YOU ARE HERE: LAT HomeCollections


Tale's two halves don't add up to a whole lot

January 06, 2006|John Anderson | Special to The Times

The only thing left unsliced is the ham in "BloodRayne," yet another video game adaptation by German genre specialist Uwe Boll and a movie with more fading -- or faded -- talent than an Italian basketball team. Star Kristanna Loken does a lot for a leather bustier but very little for the Rayne of the title, a dhampir -- half vampire, half human -- who thirsts for the blood of the undead. A sip here, a slurp there. The next thing you know, you're a Veg-O-Matic with hips.

Judging by the movies, 18th century Romania must have had more ghouls running around than Washington has lobbyists, and they're coming out of the wormy woodwork in "BloodRayne." Ben Kingsley -- looking frighteningly like Geraldine Fitzgerald in "Arthur" -- is Kagan, king of the vamps, and his daughter, as it turns out, is Rayne. Michael Madsen, apparently having decided he was doing way too much legitimate work in "Kill Bill Vol. 2," is Vladimir, a debauched buccaneer who leads something called Brimstone, a society that specializes in hunting down the undead, dispatching them via various impalings, decapitations and a little pyromania. There isn't much more of a story. In fact, there isn't any story. Luckily, Loken is there to provide something to stare at, vacantly.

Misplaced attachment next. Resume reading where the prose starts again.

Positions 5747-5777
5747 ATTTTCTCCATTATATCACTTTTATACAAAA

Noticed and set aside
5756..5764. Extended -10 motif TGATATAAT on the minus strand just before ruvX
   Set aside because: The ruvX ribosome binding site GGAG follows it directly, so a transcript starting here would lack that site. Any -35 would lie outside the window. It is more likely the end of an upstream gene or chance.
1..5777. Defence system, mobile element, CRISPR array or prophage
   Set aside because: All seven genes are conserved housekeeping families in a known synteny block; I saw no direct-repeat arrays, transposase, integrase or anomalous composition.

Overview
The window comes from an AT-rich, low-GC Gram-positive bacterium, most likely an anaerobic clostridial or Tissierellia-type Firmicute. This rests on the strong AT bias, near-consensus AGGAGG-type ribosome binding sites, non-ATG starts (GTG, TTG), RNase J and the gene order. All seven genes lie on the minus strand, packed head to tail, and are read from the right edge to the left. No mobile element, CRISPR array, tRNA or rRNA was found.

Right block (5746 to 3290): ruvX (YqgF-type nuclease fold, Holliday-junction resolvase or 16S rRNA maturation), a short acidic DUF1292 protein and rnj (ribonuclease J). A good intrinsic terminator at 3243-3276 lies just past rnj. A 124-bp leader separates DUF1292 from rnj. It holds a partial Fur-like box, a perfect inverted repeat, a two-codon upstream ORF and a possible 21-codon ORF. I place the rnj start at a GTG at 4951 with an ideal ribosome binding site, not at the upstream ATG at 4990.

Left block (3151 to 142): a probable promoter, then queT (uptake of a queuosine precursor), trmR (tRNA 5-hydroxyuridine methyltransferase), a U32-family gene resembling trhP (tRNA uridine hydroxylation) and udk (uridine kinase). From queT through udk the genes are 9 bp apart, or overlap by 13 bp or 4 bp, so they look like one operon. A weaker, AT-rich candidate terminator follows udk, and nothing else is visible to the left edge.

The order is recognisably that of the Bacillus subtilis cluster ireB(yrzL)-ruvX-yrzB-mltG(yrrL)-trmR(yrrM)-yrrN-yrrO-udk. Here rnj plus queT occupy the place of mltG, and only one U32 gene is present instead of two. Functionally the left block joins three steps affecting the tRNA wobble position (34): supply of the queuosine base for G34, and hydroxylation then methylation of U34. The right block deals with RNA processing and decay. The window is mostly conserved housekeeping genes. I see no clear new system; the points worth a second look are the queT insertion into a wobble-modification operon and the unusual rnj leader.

There is a story, perhaps, in Romar Entertainment, the indie outfit distributing "BloodRayne" to about 2,000 theaters. Somehow, Romar pulled together this considerable cast and crew, the most unlikely member of whom is Guinevere Turner, who wrote the script, such as it is. Turner, who has penned screenplays for "American Psycho," cable's "The L Word" and the indie hit "Go Fish," contributes such lines to "BloodRayne" as "If they want a fight, a fight they will get," and "Keep your friends close and your enemies closer." Apparently, back in vampire-ridden 18th century Romania, they could quote Michael Corleone.



MPAA rating: R for strong bloody violence, some sexuality and nudity

A Romar Entertainment release. Director Uwe Boll. Producers Shawn Williamson, Dan Clarke. Executive producer Wolfgang Herold. Screenplay by Guinevere Turner. Director of photography Mathias Neuman. Running time: 1 hour, 34 minutes.

In general release.

Los Angeles Times Articles